Looking ahead, the main point of entry to Queen's College, London is at 11+. As a member of the London 11+ Consortium, Queens has three stages of assessment which includes an entrance exam, an interview and a reference from the applicant's current school. Applicants come from across London, from a wide range of both independent prep schools and state primaries.
Admission to the Sixth Form is based on an interview with the Head of the Senior College and a good reference (with predicted GCSE grades) from the applicant’s current school.
Annual fees range from £19,530 to £21,090.
Good for: QCPS offers excellent preparation for moving onto leading selective senior schools across London (including Queen's College, London), and there's a good mix of different nationalities and cultural backgrounds for those looking for a diverse community. It's also one of the leading prep schools for girls in London, so definitely one to consider if single-sex education is a priority. QCPS can offer parents who a supportive, friendly school with a caring family feel, and its small community of 200 girls means that your daughter will be very much 'known' within the school.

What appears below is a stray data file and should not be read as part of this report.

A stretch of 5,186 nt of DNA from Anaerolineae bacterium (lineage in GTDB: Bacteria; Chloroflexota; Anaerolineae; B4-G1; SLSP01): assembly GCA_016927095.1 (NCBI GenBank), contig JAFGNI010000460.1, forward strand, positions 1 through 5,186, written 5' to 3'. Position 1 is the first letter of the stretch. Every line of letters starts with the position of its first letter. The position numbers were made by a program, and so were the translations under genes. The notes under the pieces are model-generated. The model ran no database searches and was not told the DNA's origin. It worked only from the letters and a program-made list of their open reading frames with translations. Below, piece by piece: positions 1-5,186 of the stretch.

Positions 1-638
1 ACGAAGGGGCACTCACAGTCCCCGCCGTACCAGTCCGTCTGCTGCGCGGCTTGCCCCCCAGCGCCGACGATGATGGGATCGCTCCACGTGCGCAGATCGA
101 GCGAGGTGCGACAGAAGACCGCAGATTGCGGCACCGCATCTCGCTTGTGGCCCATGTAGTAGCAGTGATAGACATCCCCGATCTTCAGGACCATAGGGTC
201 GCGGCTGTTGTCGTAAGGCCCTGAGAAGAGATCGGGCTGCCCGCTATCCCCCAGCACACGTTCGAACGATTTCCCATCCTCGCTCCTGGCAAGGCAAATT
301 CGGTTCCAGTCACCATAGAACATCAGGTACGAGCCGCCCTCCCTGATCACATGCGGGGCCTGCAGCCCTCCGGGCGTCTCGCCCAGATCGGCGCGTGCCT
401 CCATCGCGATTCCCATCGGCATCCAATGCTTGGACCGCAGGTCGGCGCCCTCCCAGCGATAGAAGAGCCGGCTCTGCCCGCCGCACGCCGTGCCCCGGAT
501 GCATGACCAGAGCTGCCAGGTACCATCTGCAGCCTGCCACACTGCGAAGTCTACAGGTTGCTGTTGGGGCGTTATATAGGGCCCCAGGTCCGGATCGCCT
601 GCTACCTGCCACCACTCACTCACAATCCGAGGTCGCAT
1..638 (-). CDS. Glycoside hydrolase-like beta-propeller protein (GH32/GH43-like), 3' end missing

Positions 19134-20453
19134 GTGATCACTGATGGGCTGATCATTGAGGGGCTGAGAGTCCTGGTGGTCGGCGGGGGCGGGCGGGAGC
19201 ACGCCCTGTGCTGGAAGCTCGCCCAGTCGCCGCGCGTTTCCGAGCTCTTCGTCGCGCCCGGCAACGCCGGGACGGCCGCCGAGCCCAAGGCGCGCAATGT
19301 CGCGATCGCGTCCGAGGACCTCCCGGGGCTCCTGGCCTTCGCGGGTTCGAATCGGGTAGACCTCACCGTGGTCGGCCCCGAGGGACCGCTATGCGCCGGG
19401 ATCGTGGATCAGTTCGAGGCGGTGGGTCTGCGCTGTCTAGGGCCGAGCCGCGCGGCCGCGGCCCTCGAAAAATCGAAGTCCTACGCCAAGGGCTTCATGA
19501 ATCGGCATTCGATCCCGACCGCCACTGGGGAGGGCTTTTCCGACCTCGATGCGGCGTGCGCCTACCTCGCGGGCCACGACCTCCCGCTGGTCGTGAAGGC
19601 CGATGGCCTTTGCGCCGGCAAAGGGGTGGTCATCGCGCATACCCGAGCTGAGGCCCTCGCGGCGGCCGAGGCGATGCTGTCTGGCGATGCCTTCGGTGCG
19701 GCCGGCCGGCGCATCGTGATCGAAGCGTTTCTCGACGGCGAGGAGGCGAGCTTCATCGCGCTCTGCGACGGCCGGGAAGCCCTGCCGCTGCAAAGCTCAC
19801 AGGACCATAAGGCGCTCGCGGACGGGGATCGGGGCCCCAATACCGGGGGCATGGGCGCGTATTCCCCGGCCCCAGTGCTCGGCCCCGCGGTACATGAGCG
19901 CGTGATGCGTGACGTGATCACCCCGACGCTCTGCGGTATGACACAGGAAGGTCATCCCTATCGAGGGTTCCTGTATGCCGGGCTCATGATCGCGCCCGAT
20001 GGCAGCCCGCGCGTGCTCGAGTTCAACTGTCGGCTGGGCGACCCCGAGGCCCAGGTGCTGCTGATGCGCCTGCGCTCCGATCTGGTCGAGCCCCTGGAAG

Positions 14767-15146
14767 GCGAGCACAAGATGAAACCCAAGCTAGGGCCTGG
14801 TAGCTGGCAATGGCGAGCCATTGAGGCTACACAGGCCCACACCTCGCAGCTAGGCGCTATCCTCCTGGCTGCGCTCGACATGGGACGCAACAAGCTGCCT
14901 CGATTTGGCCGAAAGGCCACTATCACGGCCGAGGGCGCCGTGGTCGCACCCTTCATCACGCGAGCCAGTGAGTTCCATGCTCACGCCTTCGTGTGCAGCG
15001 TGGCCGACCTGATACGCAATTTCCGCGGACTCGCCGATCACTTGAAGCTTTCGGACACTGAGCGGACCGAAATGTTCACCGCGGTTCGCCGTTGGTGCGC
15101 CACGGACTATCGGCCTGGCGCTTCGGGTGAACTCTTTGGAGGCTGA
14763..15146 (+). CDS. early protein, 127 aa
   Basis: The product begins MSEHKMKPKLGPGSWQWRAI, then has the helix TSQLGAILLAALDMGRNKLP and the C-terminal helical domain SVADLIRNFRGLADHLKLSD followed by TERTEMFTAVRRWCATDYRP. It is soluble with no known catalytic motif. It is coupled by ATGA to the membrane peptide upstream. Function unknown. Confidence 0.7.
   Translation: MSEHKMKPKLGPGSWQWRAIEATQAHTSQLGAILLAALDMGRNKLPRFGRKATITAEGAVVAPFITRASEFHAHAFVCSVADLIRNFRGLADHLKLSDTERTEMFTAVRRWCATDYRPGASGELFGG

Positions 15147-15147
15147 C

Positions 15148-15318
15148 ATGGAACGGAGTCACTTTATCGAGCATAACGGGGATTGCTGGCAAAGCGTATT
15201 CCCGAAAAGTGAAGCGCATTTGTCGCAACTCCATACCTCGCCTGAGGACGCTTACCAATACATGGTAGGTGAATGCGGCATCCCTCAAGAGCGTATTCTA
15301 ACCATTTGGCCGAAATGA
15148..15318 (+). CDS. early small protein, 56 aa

Not for: As a city-based school, outdoor space is limited so don't come here looking for the vast sports pitches and woodlands of the many country prep schools located just outside London. With its demanding academic curriculum, this is also a school for girls who relish being challenged; while one of the school's strengths is its nurturing atmosphere, it is also very much a school for eager (and able) learners.